Successful events attracting women to beer universally involve 3 elements: Social, Education and Value.

We’ve covered these three over and over – and they bear repeating. And I want to make sure the connection of having all three are understood for events development.

How many festivals are you involved with each year? In order to make the investment (donated/reduced cost beer, labor, supplies, travel), choose selectively.

Choose well run festivals to get women to your brands

Not all festivals and beer oriented events are nearly created equal nor should you participate in them all. Not by a long shot. Do your due diligence, don’t just throw money around. Match the events to your brands and goals. Attracting women should be one of your goals.

Take a hard look at existing festivals before you join in: Are they truly female friendly? Do they include the three elements above, thereby attracting women (not just for tag alongs)? If there are images of people involved in the marketing of the festival, are they respectful of women?

If it’s a new fest, ask the critical questions: What are you doing to attract women appropriately and respectfully? Are there plentiful bathrooms AND handwash stations?

And here’s a bonus idea today: if you want to attract women to the festivals you’re involved with, ask the organizers to offer group pricing to women who come together. When given incentives to do so, women for sure take advantage of these kind of special goodies – and there’s no patronization involved.

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31 Facets of Women & Beer: Facet #25

As per the previous post – social responsibility – let’s get to Fiscal Responsibility for Facet #25.

Being fiscally responsible resonates large and loud with women. Here’s why.

Alarm for women = fiscal irresponsibility

Many women are heads of households. We already know they control and determine 80 – 85% of all purchases in the USA. They want to make good fiscal decisions themselves. And they want to support businesses who run financially sound operations.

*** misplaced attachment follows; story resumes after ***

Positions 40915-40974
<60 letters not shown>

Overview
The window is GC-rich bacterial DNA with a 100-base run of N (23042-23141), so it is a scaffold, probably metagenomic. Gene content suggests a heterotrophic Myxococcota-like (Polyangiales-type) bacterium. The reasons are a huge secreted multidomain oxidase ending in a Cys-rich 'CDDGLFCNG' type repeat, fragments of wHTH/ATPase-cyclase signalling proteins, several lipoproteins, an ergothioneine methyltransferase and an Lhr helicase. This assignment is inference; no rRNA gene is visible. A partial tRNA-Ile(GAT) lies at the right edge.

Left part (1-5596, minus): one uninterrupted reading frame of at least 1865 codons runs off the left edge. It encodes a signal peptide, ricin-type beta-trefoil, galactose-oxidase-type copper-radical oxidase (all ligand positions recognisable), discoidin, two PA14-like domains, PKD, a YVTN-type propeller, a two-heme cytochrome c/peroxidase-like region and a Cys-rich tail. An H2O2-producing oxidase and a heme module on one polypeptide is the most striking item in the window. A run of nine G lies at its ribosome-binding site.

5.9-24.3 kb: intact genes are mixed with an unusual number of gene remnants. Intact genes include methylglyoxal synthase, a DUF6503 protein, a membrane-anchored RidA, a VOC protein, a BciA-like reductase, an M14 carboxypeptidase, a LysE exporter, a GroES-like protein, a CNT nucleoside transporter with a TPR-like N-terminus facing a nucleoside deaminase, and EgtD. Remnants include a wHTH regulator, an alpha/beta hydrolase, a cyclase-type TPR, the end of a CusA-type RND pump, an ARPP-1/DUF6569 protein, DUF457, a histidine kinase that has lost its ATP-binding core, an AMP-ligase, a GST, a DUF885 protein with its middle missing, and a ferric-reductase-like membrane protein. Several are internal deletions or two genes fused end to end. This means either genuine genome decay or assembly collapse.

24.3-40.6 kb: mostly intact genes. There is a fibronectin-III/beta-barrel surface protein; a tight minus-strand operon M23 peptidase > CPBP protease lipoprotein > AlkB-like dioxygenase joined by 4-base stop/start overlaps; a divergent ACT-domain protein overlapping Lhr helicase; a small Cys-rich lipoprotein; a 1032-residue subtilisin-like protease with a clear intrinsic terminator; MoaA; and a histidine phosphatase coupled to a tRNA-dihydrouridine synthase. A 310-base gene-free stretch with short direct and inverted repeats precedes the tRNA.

When they shop and therefore when they are in the market to buy beer (on or off sale) they will be much more likely to support businesses they know to be fiscally responsible. If they know the company is sound and in the black, consumer confidence goes up and stays up. When they hear or feel like things are shaky – weeelllll…they may just divert their attention and dollars to a company they do know to be sound. Or at least one they have not heard is running in the red.

How do you communicate this in a tasteful manner? Talk about it on your site (yes, you must have a site…that is managed and monitored on a regular basis…). Share with them, as is appropriate, different things you do with your dollars, causes you support, money you’ve given to the community WHILE running an in-the-black business. As long as you are tactful and not boastful, sharing the general state of your financial situation is a big positive to women consumers.

Fiscal responsibility runs at the surface for women. No matter their income levels, women want to buy with confidence. Knowing your beer brand is solid goes a long way towards her continued and future purchases.

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31 Facets of Women & Beer: Facet #19

What do you serve your beer in? This is applicable whether you are exclusively draft beer or open and pour from different containers.

The vessels you use, Facet #19, are important to women. First they should be important to the beer. Then you educate your consumers – the most powerful of them being women.

The bonus here? Women are excellent students. Offering Beer Glassware Class to women only wherein you have a litany of different glasses available to explore and taste from is an outstanding educational investment.

And it can be economical. You can have a full set of class glasses to utilize for this specific purpose. You can ask that each woman bring their favorite beer glass from home. That can be a great icebreaker and stepping off point. Heck, it could even guide the entire class. Going around the classroom with each women, finding out why she brought that glass, suspending judgement, using each for questions, learning and conversation would be fun and very effective.